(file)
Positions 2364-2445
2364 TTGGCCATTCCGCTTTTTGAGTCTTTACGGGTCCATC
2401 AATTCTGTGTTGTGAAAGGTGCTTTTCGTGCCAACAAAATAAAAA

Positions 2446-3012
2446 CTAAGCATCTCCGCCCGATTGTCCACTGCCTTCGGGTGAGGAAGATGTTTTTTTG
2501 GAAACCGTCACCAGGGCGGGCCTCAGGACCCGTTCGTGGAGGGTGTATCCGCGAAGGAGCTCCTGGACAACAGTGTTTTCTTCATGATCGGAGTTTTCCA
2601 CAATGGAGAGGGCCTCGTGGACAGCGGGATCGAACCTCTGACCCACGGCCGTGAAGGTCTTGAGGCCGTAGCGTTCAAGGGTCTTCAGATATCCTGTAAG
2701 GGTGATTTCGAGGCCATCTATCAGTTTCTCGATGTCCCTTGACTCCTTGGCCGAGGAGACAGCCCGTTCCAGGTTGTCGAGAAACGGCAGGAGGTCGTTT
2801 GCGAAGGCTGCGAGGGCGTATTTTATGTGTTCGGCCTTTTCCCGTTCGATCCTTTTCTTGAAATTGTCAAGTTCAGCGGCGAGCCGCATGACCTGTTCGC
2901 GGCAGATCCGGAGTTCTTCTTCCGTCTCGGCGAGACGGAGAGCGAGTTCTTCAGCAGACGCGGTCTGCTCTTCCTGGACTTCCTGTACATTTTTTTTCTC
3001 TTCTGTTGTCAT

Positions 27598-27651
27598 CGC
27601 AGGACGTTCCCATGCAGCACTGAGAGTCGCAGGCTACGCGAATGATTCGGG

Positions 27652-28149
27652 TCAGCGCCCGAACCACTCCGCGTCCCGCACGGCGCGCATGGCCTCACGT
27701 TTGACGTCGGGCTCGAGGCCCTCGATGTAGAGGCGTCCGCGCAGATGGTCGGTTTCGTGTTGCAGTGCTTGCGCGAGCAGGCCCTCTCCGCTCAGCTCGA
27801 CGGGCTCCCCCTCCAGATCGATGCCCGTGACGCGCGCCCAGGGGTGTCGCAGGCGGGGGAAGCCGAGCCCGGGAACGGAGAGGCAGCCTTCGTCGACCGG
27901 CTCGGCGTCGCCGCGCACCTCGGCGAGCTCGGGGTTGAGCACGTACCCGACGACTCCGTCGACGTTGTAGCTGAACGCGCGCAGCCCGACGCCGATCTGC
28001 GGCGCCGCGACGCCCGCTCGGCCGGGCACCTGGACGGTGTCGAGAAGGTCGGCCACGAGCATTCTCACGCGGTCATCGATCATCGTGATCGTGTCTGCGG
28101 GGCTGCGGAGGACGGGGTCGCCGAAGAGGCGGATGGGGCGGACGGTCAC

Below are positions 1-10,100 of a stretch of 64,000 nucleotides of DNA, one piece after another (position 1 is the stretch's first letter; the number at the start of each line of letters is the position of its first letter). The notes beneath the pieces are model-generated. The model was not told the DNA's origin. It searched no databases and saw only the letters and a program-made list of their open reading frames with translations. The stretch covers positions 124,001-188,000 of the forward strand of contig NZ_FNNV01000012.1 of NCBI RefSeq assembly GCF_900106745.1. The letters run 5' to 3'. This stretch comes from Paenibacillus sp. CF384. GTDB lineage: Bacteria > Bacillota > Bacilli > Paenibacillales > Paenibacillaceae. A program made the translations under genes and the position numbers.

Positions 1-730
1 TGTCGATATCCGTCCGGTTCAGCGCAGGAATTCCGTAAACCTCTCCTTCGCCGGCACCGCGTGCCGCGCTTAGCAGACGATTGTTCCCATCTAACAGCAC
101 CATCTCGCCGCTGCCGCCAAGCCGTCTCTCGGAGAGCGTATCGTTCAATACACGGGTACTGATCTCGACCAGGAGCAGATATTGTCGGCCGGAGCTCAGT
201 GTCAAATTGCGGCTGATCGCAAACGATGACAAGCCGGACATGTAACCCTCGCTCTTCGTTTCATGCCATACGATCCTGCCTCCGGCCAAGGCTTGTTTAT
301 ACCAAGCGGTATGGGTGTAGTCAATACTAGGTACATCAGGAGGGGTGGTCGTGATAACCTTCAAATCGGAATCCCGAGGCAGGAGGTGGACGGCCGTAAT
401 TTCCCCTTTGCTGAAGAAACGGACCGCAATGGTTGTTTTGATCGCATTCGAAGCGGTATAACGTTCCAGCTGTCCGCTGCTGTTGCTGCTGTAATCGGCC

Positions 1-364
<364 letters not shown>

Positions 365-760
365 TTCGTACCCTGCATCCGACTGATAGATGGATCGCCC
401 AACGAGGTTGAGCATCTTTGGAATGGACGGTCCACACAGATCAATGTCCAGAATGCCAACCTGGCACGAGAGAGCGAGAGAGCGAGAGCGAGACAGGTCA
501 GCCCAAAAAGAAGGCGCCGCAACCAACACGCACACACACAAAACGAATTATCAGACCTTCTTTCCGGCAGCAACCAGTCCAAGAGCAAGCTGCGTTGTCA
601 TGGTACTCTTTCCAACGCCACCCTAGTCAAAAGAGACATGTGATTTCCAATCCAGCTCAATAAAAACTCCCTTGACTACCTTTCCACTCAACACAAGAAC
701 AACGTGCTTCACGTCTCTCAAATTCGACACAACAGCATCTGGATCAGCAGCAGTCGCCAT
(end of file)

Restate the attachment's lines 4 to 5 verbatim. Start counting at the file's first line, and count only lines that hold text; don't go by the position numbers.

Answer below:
Positions 2446-3012
2446 CTAAGCATCTCCGCCCGATTGTCCACTGCCTTCGGGTGAGGAAGATGTTTTTTTG